• Learning Visual Models using a Knowledge Graph as a Trainer, Sebastian Monka, Lavdim Halilaj, Bosch.
    We evaluate knowledge graph neural networks on different datasets. The results show that a visual model trained with a knowledge graph as a trainer outperforms a model trained with cross-entropy in all experiments, in particular when the domain gap increases. Besides a better performance and a stronger robustness to domain shifts, these networks can simultaneously adapt to multiple datasets and classes without heavily suffering from catastrophic forgetting.



For automotive applications, the supervised training of neural networks has several disadvantages that can be categorized into two core problems: enormous consumption of time and resources for both training and data labeling. It makes sense from both an economic and ecological point of view to optimize the training process.

In this session one will have the opportunity to get an insight into our workstream through the following presentations:

  • Active Deep Learning - A challenging Journey, Jörg P. Schäfer, DLR.
    Deep Learning requires a huge amount of training data but labeled data is expensive. Unlabeled data is available en masse. How can we reduce the labeling costs by choosing the best (sub-)set for labeling?

  • Unsupervised Domain Adaption in Semantic Segmentation, Joshua Niemeijer, DLR.
    How to combine Semantic Self-Supervision and Self-Training for Domain Adaptation in Semantic Segmentation? A two-staged, unsupervised domain adaptation process for semantic segmentation models by combining a self-training and self-supervision strategy.

  • Learnable Duplicate Removal using Graph Neural Network for Single Stage Object Detector, Shuxiao Ding, Mercedes-Benz.
    A novel learning duplicate removal network which can be easily embedded into Single Stage Detection models and trained end-to-end. Consequently, our work removes the last hand engineered component to form an entirely learned object detection pipeline within realtime constraints.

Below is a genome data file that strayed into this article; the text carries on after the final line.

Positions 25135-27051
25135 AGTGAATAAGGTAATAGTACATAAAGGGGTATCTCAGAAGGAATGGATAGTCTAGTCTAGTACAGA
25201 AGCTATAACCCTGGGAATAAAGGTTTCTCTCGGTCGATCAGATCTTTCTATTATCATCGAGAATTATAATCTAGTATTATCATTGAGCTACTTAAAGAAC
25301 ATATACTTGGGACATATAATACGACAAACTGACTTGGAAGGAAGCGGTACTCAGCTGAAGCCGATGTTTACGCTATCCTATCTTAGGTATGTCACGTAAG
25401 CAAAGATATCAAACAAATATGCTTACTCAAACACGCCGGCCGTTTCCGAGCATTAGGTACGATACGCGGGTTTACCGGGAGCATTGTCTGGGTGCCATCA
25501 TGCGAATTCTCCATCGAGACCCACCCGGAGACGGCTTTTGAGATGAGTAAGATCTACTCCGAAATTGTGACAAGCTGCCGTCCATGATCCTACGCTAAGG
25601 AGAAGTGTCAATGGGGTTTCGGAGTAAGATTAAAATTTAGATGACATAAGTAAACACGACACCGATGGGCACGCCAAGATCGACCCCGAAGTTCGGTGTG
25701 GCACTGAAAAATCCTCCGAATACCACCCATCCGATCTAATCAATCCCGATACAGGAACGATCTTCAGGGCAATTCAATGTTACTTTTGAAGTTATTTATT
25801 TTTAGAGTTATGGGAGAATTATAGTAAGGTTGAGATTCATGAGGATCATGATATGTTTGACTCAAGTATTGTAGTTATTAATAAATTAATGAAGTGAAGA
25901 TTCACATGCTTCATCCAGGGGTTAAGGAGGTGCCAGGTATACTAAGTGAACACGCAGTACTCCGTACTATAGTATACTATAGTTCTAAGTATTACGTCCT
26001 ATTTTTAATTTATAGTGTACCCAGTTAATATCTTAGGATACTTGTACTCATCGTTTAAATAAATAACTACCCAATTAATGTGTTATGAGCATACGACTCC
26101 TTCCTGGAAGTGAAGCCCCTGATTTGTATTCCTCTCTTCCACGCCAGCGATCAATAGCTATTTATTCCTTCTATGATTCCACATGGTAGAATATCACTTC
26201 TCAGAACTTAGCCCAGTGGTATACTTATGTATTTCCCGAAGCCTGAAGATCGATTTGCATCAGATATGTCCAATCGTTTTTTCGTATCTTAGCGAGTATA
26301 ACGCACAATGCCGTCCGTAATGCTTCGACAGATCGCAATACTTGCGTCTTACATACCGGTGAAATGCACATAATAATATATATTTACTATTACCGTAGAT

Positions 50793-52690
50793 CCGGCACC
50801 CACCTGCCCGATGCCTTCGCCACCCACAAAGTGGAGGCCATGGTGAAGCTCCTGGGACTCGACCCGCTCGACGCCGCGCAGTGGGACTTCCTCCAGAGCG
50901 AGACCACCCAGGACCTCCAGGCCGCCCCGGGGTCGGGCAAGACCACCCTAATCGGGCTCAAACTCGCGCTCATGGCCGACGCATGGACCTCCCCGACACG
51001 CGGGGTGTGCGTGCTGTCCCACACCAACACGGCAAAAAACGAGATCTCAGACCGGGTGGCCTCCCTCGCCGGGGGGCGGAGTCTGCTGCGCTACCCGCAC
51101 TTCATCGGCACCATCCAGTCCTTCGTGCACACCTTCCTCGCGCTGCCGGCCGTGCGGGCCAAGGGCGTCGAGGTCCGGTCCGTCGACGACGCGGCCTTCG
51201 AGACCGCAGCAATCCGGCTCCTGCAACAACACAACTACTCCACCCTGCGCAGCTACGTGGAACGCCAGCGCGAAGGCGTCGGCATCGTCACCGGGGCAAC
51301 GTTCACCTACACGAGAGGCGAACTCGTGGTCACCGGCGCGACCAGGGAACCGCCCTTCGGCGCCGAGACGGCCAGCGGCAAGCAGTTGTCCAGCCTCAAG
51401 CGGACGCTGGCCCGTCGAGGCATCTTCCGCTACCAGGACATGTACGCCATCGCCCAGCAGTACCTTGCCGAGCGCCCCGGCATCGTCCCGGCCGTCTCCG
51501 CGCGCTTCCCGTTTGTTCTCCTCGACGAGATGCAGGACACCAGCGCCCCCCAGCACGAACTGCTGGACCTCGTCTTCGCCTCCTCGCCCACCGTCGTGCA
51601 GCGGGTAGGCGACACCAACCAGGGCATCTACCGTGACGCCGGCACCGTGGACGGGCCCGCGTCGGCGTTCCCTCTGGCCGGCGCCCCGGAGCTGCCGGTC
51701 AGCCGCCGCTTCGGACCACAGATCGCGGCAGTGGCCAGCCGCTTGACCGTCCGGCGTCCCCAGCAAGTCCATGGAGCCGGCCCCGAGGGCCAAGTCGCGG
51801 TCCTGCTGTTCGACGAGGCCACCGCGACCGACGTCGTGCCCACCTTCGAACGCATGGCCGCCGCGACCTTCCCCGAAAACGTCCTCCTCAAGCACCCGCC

Furthermore, you will get the chance to listen to an external contribution from our partner project “KI-Absicherung”:

  • Schulik Thomas, ZF and Frederik Blank, Bosch will talk on Ontology- and scenario-based testing, which is illustrated using NCAP-like scenarios and a test methodology.


Automotive Suitability

Two specific areas will be examined in more detail for the proper application of AI modules, where current AI procedures show weaknesses but are crucial for the success of highly automated vehicles: the robustness in an open world with countless combinations of scenarios and the challenges of operating AI on embedded systems with limited hardware resources while taking into account boundary requirements.

  • Is In-Domain Data Required to Learn Multi-View Depth Estimation? Philipp Schröppel, University of Freiburg. 
    Depth estimation is an important component of autonomous driving and should function robustly in case of domain shifts or previously unseen objects. We evaluate existing methods regarding cross-domain performance and present a method that is trained only on randomized synthetic data and functions better in this setting, as it rather relies on the motion parallax between multiple images, than on domain-specific single-view depth priors. 

  • Anomaly Detection in Multi-Agent Trajectories for Automated DrivingJulian Wiederer, Mercedes Benz.
    Autonomous cars will sooner or later incur novel or insecure situations, where risk minimizing strategies have to be applied to solve these situations. This work shows methodologies to automatically detect abnormal interactions between road users in order to trigger such defensive strategies.

  • Prediction of the inference time of neural networks, Domenik Helms, OFFIS. 
    In order to design embedded AI systems, the hardware requirements and limitations should be considered from the very first step. This work thus presents a methodology to determine the to-be-expected hardware execution times from an analysis of the general AI topology. Before even training an AI, the hardware compitability can thus be made sure.

  • Hardware aware CNN compression for Semantic Segmentation, Manoj Rohit Vemparala, BMW.
    Several optimization techniques exist to adapt the topology of an existing, pre-trained AI onto the requirements of the hardware. Most such work does optimize for general, available parameters such as number of operations or number of parameters. In this work, we present how to actually regard relevant hardware metrics and how to succesfully combine several optimization methodologies into a hardware aware optimization.